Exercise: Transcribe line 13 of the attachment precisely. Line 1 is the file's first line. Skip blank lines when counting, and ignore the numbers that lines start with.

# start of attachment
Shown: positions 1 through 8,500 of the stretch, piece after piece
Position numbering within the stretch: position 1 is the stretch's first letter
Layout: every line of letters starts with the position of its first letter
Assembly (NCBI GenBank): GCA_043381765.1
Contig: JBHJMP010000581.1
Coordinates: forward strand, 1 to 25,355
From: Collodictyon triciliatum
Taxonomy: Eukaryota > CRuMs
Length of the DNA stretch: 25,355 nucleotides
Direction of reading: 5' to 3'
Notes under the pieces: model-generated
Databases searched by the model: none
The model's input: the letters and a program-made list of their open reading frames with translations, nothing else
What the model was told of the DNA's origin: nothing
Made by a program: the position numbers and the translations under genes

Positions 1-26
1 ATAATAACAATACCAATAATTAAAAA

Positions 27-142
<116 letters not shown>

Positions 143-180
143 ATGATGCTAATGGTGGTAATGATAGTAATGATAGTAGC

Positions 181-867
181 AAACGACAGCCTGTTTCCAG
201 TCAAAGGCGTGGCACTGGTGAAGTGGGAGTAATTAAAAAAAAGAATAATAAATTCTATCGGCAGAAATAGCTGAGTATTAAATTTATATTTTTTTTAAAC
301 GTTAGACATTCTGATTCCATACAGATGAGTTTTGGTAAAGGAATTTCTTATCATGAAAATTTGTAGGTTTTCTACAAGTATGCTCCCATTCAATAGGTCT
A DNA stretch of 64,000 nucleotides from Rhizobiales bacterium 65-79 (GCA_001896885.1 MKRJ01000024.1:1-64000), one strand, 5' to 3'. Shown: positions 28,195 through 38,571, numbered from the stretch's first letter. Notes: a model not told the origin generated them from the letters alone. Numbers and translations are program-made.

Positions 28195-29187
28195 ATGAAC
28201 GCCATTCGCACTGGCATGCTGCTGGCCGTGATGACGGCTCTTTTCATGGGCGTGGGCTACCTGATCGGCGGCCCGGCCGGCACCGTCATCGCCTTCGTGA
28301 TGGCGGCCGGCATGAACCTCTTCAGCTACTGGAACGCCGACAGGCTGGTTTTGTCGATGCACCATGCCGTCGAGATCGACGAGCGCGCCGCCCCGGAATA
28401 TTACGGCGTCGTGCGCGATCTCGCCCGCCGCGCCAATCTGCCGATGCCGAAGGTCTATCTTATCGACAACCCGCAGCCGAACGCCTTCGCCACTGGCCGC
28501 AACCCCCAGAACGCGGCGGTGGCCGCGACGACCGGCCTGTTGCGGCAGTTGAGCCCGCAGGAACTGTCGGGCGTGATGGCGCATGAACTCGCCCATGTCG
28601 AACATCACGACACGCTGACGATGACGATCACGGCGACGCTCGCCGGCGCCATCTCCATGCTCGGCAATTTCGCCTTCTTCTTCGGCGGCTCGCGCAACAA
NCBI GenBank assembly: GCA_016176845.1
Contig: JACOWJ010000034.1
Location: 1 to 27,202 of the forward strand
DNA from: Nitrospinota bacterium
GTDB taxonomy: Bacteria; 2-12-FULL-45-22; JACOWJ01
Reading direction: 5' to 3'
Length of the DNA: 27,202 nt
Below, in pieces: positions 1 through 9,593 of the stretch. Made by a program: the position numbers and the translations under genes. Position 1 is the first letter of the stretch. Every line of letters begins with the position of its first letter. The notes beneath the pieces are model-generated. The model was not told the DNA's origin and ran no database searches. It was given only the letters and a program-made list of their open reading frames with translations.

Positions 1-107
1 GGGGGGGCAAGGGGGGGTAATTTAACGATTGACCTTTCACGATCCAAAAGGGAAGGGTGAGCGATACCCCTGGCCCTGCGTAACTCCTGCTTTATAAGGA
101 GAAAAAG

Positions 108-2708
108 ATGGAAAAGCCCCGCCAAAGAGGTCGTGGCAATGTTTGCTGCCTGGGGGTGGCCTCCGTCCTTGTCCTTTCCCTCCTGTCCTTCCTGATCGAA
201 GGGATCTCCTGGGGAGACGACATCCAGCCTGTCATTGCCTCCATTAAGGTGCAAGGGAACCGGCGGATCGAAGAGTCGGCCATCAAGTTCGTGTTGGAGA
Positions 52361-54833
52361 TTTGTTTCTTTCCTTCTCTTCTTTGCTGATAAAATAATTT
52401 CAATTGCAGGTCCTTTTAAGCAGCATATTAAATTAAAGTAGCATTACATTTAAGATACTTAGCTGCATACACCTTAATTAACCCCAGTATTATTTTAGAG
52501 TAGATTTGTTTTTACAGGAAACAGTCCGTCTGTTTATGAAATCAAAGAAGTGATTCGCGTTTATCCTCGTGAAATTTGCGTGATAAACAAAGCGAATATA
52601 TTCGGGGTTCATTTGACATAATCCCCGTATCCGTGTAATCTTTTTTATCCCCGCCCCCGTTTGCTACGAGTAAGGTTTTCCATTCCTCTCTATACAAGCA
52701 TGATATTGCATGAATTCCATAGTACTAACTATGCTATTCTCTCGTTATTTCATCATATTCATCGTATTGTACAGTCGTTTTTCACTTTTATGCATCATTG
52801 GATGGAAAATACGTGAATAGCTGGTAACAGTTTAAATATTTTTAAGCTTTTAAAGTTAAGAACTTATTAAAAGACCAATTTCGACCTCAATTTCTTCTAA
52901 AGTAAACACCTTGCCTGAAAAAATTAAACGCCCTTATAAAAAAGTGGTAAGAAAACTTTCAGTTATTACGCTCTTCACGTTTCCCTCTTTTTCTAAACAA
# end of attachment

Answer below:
The model's input: the letters and a program-made list of their open reading frames with translations, nothing else